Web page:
Starting above first level

In a recent Rule-of-Three article (via Erik Tenkar via Keith Davies), Rodney Thompson wrote about varying character generation complexity by starting above first level. As the mechanical complexity of building a 3E or 4E character is one of my biggest complaints about post-TSR D&D, this is of great interest to me. To quote:

Additionally, we’re looking at having the classes gradually layer in more capabilities over the first two or three levels, rather than providing a large number of class features at level 1, so that players new to the class have a short period of time to learn the basics of their class through play. Experienced players could simply start at 3rd level if they want to leap right into a more advanced starting experience.

I think this is an excellent approach, and one that I have been advocating for some time. I have observed before that in terms of both power and complexity a first level Fourth Edition character is approximately equivalent to a 4th – 6th level traditional D&D character. So why not let every group start at the place that they want to?

The important principle here is to expose complexity slowly through play rather than all at once at the beginning. That also makes the game more social, as other players will experience your character’s progression. The magic-user, for example, is a very complicated class, even if you restrict available spells to the core rules of whatever edition you are playing. The only reason that this complexity is tractable (and why the class remains playable by people not interested in system mastery) is because the spells are introduced gradually during level progression (see also this post by Jeffro for the apotheosis of this insight).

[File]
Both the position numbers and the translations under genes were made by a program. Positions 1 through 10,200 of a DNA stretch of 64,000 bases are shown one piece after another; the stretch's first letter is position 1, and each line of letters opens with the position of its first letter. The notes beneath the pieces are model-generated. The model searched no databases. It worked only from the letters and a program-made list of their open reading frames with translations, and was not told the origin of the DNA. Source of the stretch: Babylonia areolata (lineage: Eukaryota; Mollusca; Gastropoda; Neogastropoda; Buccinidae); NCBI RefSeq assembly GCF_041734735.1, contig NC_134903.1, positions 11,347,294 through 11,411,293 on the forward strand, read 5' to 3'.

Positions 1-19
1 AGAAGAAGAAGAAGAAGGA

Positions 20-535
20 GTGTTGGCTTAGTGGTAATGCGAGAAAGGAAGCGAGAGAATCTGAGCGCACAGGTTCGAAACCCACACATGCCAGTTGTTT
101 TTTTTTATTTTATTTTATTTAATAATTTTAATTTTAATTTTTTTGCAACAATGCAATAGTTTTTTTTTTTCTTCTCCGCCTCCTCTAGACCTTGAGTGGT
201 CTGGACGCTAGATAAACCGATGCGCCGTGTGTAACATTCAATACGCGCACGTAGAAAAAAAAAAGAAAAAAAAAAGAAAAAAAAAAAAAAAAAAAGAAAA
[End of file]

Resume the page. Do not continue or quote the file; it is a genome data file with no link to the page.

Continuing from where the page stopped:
I would also like to see more advancement options tied to events within the game world. Thus, a fighter who wants to learn a special whirlwind attack ability might need to seek out a master to learn from, or discover an ancient manual of techniques. Then, they could use their next advancement point (or whatever) to learn that ability (maybe in place of a base attack bonus increase). This increases the uniqueness of individual characters and combats bonus inflation while not adding any complexity. Positive effects all around.

The framing here is critical though. It’s important that players not see the first three levels as training wheels that experienced player should want to bypass. Rather than capabilities layered in over levels 1 through 3, I think capabilities should be layered in slowly over the entire level range.

I also think there is an inverse relationship between potential setting deadliness and work required to build a new character. If you want save or die with teeth you can’t have character generation as complex as 3E or 4E. Players simply won’t stand for their special snowflake PC (which took an hour or more to build) being killed in the first ten minutes of play because they did something stupid. To be honest, I really can’t see any other way that you can get both players who are interested in quick character creation and players who are interested in complex character builds to play the same game.

3 thoughts on “Starting above first level

  1. Random Wizard

    I have pondered this issue as well. When a new player joined my 4E D&D campaign, I knew that she was not going to be “into” the rules and tweaking out her character build. In the older editions, there was a tendency in my gaming circles to push new players to play the simpler classes like a fighter. Now that I am older (and hopefully wiser) I did not want to push her into any direction but she chose to be a warrior of her own accord. But there is not much difference between the PHB fighter and wizard in 4E. Unless!!! You consider how the game mechanics work for the Essentials line. Which made me go back and dig out the Essentials book and generate a slayer (with simple swing and attack game mechanics). I feel as though WotC are really just going for a “do over” of what they were trying to achieve with the Essentials line.


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